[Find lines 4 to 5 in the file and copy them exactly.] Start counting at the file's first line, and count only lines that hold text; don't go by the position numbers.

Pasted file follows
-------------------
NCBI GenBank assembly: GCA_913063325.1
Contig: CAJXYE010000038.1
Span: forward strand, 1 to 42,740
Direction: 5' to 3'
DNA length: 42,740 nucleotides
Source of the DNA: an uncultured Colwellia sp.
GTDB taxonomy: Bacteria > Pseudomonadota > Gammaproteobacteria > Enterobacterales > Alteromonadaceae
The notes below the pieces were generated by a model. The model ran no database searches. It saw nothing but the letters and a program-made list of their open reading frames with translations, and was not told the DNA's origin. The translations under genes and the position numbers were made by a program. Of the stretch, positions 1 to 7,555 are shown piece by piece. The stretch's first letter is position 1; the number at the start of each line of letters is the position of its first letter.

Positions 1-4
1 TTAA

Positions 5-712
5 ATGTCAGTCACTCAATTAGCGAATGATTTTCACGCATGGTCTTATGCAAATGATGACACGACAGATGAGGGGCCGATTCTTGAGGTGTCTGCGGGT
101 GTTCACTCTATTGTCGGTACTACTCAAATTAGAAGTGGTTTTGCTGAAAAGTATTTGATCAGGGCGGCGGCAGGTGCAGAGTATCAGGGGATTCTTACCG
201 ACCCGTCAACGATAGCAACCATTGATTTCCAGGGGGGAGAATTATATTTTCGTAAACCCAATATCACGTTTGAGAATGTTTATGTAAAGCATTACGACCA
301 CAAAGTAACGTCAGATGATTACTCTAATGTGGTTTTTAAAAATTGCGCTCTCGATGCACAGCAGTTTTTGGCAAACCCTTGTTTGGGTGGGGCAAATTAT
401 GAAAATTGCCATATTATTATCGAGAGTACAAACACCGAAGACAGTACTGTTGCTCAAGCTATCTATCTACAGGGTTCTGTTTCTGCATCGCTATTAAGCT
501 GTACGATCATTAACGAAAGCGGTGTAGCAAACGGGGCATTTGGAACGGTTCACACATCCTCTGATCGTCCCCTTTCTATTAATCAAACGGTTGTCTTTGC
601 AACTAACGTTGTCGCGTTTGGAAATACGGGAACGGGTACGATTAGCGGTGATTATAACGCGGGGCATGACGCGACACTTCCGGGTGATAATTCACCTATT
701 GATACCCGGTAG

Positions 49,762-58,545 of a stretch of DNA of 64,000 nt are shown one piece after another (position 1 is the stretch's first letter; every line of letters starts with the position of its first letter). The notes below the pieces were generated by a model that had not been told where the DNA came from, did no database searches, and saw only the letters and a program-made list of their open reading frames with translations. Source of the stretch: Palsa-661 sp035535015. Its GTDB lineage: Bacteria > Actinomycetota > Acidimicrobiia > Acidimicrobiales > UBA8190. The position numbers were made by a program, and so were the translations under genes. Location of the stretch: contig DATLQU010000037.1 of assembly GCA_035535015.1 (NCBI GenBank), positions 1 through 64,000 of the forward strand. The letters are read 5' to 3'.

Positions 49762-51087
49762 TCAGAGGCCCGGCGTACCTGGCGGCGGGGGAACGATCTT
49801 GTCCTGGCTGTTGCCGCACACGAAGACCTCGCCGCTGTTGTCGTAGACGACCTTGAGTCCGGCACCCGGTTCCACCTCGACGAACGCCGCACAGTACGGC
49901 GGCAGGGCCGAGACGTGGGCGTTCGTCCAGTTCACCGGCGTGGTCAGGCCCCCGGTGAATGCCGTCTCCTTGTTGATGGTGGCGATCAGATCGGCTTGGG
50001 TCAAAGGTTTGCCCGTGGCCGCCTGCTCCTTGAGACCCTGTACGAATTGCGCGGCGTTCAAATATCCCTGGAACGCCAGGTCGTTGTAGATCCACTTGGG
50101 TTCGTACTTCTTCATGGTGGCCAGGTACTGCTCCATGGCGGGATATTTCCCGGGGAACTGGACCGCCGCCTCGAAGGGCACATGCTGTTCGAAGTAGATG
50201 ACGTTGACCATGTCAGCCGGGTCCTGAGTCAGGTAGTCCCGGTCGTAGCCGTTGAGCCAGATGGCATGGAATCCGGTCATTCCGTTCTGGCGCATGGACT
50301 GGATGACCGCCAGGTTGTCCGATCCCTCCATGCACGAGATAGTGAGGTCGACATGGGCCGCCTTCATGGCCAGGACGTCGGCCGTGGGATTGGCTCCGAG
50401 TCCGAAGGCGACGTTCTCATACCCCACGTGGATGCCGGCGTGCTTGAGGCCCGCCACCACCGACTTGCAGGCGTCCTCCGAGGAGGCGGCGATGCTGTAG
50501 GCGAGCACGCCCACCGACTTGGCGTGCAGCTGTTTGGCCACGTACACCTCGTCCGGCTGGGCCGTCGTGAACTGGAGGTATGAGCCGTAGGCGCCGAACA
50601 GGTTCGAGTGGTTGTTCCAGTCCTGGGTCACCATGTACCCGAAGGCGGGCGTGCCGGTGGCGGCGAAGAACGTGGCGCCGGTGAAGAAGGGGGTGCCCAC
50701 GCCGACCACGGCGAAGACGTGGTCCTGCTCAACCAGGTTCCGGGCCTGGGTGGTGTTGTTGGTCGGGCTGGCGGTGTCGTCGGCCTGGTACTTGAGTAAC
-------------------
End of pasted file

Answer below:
Direction: 5' to 3'
DNA length: 42,740 nucleotides